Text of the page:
Swallows leave, but there will be a time when they return. Willows wither, but there will be a time when they become verdant again. Peach blossoms shrivel up, but there will be a time when they bloom again. But tell me─oh clever one─why do our days run away and never come back?
More than eight-thousand days have already slipped through my hands. Like water dripping from the tip of a needle into the sea, so do my days into the river of time, with neither sound nor shadow.
When I wash my hands, days pass through the basin; when dining, they pass through the bowl; when I am in silence, they pass through my gazing eyes. I perceive that it leaves in haste, and as I reach out my hand to stop it from leaving, it passes by the side of the hand that tries to block its way. At night, when I lie on my bed, it strides off cleverly from my side, and flies away from my feet. As I open my eyes and meet the sun again, another day has gone swiftly, and I cover my face and sigh. Yet the shadow of the new day leaves as quickly as bolts in sighs.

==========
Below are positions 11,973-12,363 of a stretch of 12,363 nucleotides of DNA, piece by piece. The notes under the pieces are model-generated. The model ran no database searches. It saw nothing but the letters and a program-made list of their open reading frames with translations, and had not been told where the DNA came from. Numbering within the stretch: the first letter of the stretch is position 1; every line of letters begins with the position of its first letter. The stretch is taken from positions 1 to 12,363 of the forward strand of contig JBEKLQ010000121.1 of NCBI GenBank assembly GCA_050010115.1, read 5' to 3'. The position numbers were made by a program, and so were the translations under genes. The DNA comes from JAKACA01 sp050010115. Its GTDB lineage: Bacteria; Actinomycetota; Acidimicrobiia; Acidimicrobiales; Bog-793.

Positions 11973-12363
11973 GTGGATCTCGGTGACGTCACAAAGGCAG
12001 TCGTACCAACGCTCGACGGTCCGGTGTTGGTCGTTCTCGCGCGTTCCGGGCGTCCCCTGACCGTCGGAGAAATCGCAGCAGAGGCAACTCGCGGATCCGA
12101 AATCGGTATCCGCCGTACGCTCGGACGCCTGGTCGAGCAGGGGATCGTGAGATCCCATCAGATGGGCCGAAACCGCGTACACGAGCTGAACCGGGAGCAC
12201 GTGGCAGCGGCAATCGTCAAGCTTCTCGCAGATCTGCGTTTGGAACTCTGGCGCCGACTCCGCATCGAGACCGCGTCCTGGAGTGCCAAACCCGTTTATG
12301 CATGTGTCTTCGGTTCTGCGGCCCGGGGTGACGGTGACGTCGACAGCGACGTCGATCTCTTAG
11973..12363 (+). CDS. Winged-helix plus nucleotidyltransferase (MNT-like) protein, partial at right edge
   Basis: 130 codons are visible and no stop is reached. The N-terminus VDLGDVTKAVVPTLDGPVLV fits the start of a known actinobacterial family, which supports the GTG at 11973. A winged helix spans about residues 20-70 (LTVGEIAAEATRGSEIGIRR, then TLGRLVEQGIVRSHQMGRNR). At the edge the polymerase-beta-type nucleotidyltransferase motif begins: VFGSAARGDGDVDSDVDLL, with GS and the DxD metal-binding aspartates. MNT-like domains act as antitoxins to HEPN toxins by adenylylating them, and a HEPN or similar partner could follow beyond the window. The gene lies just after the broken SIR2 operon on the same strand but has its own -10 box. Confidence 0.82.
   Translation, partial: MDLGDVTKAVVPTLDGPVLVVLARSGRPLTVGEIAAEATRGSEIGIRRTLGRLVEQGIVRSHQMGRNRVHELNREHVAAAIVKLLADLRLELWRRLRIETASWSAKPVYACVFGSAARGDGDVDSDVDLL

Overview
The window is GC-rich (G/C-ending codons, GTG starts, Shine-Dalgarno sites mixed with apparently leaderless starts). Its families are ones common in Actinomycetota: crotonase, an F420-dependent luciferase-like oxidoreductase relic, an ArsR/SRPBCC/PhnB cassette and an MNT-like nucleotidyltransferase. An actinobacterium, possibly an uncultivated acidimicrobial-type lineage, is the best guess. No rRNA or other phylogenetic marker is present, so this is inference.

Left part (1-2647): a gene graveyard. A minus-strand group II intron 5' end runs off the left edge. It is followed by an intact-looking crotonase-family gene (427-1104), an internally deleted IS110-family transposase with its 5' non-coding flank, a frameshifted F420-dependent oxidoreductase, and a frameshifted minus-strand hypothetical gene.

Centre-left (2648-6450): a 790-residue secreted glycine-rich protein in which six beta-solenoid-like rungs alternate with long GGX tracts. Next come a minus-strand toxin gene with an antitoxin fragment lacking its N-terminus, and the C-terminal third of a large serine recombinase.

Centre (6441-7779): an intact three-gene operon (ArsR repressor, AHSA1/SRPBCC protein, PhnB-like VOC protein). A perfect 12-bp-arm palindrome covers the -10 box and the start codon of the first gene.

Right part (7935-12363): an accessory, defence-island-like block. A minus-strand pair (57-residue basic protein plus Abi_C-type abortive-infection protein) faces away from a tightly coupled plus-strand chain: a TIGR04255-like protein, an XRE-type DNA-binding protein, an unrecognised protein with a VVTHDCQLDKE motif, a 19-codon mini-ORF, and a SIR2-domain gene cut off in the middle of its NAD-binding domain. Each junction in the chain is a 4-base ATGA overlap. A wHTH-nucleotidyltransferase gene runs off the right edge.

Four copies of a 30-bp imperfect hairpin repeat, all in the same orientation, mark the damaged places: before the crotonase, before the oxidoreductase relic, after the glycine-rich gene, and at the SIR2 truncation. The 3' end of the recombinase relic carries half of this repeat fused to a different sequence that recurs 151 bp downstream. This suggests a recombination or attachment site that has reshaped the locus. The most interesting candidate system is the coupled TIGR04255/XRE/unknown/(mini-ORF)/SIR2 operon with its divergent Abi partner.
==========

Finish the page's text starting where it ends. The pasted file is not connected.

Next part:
Oh clever one! Tell me, why do our days pass and never return?
── from Zhu Ziqing Quanji
(Complete Works of Zhu Ziqing)
A closed window or door
will cut one off from the outside;
a closed mind
will confine the space of thoughts.
Venerable Master Hsing Yun grants voices to the objects of daily monastic life to tell their stories in this collection of first-person narratives.
The Medicine Buddha SutraMedicine Buddha, the Buddha of healing in Chinese Buddhism, is believed to cure all suffering (both physical and mental) of sentient beings. The Medicine Buddha Sutra is commonly chanted and recited in Buddhist monasteries, and the Medicine Buddha’s twelve great vows are widely praised.
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